“A decade ago, it was not possible to adhere to the timelines of delivery period of homes. The construction was through several phases and there were unforeseen delays from the builders. While we had our own construction teams, most of the times, they were outsourced to contractors, who neither had the right technology nor any idea about ultra-high performance fibre-reinforced concrete. This led to unnecessary delays in handing over homes to the customers and cost overruns. This impacted the image of the company as well as project delivery schedule. Now, we do not suffer from such problems because we select partners and contractors, who are adept at using ultra-high performance fibre-reinforced concrete in construction,” Rangarajan adds.
Now, even leading government agencies have incorporated ultra-high performance fibre-reinforced concrete in infrastructure works. Since the end of the 18th century, when metallic bridges first began to be built, up to the second half of the 20th century, bridge design has always been in the process of constant and rapid development. There were times when the development was basically due to the types of structures that appeared in modern bridges, and then there were other times when it was due to new materials. In the present period, promising new materials have appeared, especially more durable and with a high property-to-weight ratio: ultra-high performance fibre-reinforced concrete and fibre reinforced polymers.
Ideal for bridge construction
According to structural design engineers, ultra-high performance fibre-reinforced concrete is the ideal option for building bridges. “Adapted designs should be developed which fruitfully apply these enhanced properties towards more efficient and durable bridge structures. Ultra high performance fibre reinforced concrete represents a technological breakthrough by offering a characteristic compressive strength comprised between 150 to 250 MPa along with a matrix tensile strength in excess of 7 MPa, and outstanding durability characteristics. Ultra-high performance fibre-reinforced concrete materials are characterised by a highly compact cementious matrix, the absence of capillary pores, and the mandatory use of fibre reinforcement in the constructive applications in order to ensure non-brittleness failure. This technology allows designers to build structural elements without passive reinforcements and to combine lightness and extreme durability in innovative solutions, as already evident from the first bridge built using ultra-high performance fibre-reinforced concrete. Light weight decks made of ultra-high performance fibre-reinforced concrete in composite bridges are an alternative to conventional steel orthotropic decks, which are known to suffer fatigue degradation, and can extend the range of applications of steel-concrete composite bridges which nowadays are effectively used for bridge span between 50 m and 100 m. Moreover, the benefits include reduced erection costs, reduced construction times and resource savings,” explained Andy Gandadhar, Chief Structural Engineer, Bridge Designs & Co.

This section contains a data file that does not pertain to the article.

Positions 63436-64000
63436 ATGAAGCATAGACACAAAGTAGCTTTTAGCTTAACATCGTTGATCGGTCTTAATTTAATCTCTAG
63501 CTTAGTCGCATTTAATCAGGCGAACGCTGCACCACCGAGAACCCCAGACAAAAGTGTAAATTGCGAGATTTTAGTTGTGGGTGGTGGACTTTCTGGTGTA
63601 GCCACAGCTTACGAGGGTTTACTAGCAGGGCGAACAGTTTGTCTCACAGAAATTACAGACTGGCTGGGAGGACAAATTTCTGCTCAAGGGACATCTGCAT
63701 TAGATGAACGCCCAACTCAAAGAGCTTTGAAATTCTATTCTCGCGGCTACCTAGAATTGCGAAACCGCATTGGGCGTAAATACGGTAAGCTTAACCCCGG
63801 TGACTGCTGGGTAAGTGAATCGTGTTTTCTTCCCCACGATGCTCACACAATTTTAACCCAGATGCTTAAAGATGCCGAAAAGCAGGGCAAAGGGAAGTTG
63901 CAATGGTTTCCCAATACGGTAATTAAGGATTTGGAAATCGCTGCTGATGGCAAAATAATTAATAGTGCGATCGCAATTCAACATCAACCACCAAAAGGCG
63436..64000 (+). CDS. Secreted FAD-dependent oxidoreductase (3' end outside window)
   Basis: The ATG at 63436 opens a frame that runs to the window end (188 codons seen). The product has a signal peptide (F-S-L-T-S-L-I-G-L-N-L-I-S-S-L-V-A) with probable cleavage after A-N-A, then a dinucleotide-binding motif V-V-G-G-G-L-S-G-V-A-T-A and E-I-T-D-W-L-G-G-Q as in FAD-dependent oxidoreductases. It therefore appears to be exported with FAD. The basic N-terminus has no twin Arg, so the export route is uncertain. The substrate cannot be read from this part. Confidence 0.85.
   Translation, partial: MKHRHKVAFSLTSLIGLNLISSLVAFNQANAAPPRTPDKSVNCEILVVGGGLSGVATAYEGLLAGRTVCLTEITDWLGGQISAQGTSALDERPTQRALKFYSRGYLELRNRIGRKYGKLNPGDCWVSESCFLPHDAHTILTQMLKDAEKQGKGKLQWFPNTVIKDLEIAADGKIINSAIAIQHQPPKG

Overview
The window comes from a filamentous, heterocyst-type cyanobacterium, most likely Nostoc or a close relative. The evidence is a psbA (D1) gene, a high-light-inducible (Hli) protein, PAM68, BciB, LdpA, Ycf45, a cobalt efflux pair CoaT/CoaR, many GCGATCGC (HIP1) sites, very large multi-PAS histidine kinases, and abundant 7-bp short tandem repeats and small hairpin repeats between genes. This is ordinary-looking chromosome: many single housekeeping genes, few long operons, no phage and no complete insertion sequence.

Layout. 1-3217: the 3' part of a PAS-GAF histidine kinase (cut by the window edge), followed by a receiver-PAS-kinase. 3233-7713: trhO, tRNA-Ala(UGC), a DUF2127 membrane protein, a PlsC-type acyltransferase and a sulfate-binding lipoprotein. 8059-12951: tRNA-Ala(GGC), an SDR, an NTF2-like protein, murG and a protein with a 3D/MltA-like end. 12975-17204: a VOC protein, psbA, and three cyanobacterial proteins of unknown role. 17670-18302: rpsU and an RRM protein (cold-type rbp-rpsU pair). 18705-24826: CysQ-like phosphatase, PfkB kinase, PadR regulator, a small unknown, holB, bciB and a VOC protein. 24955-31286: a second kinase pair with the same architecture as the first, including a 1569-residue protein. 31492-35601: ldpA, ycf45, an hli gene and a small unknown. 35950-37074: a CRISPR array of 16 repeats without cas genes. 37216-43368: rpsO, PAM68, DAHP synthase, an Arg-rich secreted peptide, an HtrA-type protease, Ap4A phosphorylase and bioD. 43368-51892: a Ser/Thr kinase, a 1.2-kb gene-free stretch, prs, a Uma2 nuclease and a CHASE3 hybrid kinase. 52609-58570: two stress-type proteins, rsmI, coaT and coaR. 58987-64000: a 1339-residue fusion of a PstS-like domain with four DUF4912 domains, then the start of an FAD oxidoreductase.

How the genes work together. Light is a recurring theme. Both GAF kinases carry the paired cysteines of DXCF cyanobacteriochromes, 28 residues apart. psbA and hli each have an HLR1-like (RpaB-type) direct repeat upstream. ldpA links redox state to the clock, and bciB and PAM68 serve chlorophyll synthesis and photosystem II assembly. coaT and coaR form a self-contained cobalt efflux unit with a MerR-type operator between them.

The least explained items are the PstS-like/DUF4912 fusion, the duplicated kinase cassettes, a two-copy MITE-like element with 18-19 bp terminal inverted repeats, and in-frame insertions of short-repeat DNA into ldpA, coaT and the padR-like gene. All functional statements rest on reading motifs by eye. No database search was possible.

Also, ultra-high performance fibre-reinforced concrete is considered the ideal choice for building earthquake resistant structures. The benefits of using strain-hardening, ultra high-performance fibre-reinforced concrete in critical regions of earthquake-resistant structures are increasingly recognised.
“We discovered through studies that building constructed using ultra-high performance fibre-reinforced concrete can withstand earthquakes as evidenced in Japan and some parts of the US. Unless we adopt this technology aggressively going forward in infrastructure projects, we cannot develop earthquake-resistant buildings in the Himalayan region where seismic activity is very high. We have advised the states of Uttarakhand, Uttar Pradesh, Himachal Pradesh, Sikkim, Maharashtra and Gujarat to extensively adopt ultra-high performance fibre-reinforced concrete in all buildings,” observed Prof T Hanumanthaiah, well-known geologist and member of the Geological Society of India.
“In some of the countries like the Scandinavian nations, the use of ultra-high performance fibre-reinforced concrete in public infrastructure projects is legislated making it mandatory for third-party inspections. However, such a scenario is still not prevalent in India. Going forward, we need such revolutionary approach,” Prof Hanumanthaiah concludes.